Figure 1 Near-infrared iris transillumination imaging of example normal eyes. (a): Hazel iris of a 64-year-old White female. The iris sphincter muscle is evident (arrow), and radial folds along the posterior iris are also visualized. (b): Dark-brown iris of a 41-year-old African-American female.

    ×
    Using near infrared iris transillumination imaging [3] we examined PDS subjects within a single urban eye care facility in Chicago, Illinois, U.S.A., and with this group we briefly illustrate the potential variation of iris transillumination patterns because they may diverge from classical descriptions. These observations deserve emphasis as they may be helpful to clinical diagnosis, phenotypic classification, and research.
    The examples shown are not intended to mirror the full spectrum of PDS and related iris transillumination from this institution or elsewhere (Table 1), but rather to simply help illustrate phenotypic variation. The eyes we show here were selected from a multiracial/ethnic group of subjects (14 African-Americans, 13 Whites, 3 Hispanics; 17 females/13 males; median age=46 years; range=25-68 years) who had classic PDS based on moderate-to-heavy trabecular pigment and a Krukenberg's spindle, both combined with equatorial lens pigment (Scheie line) and/or mid-peripheral ITDs. The rationale of using equatorial lens pigment as a potential hallmark sign in lieu of ITDs has been discussed elsewhere and is considered important to help "capture" those subjects who don't exhibit discernible ITDs with or without specialized methods [4]. All of the subjects had evaluation to rule out other disorders, which included ocular/medical history, refraction, slit lamp biomicroscopy, Goldmann tonometry, gonioscopy, and dilated fundus exam.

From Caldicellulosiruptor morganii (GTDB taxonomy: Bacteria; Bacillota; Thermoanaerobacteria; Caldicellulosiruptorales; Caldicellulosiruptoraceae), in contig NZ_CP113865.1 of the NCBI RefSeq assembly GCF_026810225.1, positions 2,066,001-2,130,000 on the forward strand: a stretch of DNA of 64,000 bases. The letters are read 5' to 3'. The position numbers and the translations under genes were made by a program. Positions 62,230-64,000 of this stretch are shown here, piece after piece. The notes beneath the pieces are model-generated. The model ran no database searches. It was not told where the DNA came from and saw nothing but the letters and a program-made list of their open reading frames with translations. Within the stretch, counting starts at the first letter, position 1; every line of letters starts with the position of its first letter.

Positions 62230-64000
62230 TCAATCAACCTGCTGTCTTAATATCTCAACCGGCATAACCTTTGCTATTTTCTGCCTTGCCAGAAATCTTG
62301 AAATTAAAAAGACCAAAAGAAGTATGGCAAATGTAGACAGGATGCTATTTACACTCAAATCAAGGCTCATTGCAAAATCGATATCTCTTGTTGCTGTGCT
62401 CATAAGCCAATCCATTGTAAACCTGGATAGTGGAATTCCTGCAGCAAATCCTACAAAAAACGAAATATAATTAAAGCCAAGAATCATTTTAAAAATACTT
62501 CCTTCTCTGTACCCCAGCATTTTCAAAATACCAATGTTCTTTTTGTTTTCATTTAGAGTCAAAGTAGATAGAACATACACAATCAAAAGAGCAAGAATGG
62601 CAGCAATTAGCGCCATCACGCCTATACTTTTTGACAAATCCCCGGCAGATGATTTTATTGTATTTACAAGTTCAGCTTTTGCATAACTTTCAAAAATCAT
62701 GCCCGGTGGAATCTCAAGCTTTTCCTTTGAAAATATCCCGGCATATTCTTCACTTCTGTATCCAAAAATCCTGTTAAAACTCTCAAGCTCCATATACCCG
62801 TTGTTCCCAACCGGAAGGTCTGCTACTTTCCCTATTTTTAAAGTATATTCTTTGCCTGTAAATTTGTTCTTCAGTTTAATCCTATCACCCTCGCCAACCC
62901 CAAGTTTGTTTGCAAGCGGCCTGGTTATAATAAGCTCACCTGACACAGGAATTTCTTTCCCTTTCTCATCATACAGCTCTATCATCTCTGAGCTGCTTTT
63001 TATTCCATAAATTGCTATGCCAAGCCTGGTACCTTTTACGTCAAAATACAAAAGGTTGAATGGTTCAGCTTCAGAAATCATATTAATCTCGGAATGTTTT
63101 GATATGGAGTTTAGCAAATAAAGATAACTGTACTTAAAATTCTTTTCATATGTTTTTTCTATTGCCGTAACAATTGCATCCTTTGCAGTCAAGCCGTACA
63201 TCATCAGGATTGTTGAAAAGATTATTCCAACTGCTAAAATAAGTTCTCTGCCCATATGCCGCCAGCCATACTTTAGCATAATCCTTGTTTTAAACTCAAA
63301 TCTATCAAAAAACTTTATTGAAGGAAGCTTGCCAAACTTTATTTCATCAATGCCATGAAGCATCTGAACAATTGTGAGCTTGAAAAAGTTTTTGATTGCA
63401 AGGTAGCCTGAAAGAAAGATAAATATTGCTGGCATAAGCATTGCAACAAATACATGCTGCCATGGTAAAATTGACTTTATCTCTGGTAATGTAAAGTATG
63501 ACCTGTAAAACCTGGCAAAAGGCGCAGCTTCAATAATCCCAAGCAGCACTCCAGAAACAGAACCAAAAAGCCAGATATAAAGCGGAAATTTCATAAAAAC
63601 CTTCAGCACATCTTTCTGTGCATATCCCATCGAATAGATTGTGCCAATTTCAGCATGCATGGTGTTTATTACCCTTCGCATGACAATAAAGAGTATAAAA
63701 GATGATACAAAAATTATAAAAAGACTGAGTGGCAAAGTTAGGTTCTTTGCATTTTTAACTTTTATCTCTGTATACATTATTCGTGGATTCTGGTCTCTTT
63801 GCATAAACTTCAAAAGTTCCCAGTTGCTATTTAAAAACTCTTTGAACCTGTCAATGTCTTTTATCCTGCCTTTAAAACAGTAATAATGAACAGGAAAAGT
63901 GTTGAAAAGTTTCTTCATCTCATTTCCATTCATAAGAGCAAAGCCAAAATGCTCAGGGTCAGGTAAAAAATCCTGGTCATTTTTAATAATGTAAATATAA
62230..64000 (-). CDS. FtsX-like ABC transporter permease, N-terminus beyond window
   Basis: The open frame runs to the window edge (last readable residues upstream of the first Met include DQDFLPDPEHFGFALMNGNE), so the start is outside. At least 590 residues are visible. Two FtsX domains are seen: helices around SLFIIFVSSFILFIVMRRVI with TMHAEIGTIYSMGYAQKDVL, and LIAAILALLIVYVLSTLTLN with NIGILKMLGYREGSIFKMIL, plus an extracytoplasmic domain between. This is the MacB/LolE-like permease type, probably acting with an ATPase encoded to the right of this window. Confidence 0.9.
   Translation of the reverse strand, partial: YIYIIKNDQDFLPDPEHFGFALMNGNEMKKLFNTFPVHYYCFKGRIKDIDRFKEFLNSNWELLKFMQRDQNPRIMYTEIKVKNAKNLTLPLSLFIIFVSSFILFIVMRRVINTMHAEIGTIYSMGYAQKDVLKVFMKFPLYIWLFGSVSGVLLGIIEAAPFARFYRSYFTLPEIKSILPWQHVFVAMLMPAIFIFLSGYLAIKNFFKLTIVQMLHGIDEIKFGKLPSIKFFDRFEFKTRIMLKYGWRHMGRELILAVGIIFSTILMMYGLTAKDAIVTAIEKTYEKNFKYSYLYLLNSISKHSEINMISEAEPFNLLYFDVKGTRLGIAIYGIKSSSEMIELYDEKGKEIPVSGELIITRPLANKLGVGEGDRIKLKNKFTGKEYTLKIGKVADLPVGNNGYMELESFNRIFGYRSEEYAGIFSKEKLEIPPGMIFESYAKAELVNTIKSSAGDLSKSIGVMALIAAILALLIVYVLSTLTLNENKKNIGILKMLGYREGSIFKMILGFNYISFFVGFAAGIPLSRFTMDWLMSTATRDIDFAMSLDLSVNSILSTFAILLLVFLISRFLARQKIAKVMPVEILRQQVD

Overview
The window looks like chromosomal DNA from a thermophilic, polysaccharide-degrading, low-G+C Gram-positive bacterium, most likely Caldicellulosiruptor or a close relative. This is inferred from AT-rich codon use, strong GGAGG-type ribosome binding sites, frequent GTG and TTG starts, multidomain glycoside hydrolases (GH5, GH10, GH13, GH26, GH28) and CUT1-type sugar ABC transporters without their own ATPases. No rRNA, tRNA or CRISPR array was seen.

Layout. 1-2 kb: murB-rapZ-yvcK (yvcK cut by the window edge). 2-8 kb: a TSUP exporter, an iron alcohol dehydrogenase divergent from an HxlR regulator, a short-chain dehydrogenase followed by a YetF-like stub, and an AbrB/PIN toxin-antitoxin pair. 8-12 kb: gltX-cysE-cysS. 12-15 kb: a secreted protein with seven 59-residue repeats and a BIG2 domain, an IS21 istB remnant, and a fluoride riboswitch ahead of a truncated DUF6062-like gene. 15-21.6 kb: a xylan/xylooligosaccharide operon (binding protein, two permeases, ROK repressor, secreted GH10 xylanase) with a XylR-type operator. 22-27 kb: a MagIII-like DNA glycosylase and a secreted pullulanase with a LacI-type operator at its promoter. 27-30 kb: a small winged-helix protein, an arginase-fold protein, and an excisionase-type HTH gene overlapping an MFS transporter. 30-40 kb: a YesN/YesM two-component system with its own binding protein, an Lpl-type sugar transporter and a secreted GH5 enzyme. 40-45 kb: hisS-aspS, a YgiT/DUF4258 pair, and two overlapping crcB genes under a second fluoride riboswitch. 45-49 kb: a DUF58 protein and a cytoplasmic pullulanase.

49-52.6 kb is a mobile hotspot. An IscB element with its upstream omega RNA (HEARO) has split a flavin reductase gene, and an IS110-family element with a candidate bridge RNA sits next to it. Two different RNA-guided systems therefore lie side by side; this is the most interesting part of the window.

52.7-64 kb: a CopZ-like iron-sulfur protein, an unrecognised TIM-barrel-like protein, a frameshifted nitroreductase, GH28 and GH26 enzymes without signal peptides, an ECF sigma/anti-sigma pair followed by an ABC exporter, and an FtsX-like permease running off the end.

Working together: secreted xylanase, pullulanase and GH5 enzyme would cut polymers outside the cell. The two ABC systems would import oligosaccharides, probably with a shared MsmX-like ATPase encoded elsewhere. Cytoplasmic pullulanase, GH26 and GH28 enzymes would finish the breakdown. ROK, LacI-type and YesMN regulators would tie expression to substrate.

Table 1
    Abbreviations: AA: African-American; F/M: Female/ Male; H: Hispanic; IOP: Intra Ocular Pressure; ITDs: Iris Transillumination Defects; KS: Krukenberg's Spindle; TM: Trabecular Meshwork; RE/LE: Right Eye/Left Eye; W: White;
    †Subjective refraction, reported as spherical-equivalent